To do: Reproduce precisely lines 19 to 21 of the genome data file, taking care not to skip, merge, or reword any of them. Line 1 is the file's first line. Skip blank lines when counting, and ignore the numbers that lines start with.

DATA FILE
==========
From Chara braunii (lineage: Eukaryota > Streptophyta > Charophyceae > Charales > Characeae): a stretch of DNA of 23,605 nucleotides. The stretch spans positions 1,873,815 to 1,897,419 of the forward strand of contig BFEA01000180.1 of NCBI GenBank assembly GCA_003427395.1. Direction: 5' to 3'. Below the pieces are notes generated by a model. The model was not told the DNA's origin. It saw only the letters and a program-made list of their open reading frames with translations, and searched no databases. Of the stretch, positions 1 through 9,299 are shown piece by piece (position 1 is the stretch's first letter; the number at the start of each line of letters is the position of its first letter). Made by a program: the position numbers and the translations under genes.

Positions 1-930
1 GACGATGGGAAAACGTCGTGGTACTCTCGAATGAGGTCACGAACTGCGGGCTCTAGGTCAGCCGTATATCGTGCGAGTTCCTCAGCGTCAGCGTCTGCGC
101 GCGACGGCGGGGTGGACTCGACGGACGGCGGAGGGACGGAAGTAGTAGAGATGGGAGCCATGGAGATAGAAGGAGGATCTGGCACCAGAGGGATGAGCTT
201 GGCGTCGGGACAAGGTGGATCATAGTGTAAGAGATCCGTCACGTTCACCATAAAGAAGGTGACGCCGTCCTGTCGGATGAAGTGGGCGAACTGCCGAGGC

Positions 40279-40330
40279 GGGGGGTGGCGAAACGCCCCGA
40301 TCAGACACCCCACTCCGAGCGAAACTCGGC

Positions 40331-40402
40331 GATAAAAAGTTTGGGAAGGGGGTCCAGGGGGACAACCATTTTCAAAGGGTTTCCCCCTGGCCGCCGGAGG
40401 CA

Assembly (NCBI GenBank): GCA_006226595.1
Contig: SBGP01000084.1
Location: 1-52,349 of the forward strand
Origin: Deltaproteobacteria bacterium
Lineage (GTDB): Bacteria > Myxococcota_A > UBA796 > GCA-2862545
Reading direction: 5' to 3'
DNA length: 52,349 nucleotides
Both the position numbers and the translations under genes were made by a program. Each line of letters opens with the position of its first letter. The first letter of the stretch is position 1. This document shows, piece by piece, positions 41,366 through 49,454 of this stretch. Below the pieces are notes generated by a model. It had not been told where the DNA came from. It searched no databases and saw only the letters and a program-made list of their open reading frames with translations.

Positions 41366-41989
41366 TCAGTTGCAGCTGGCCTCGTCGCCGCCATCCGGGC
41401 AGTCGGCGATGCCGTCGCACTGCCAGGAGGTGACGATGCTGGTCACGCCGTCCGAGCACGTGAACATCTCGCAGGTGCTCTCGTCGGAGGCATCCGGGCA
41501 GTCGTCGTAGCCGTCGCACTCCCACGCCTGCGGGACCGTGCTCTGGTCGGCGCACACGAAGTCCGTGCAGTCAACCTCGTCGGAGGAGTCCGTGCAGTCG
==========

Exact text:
Both the position numbers and the translations under genes were made by a program. Each line of letters opens with the position of its first letter. The first letter of the stretch is position 1. This document shows, piece by piece, positions 41,366 through 49,454 of this stretch. Below the pieces are notes generated by a model. It had not been told where the DNA came from. It searched no databases and saw only the letters and a program-made list of their open reading frames with translations.

Positions 41366-41989
41366 TCAGTTGCAGCTGGCCTCGTCGCCGCCATCCGGGC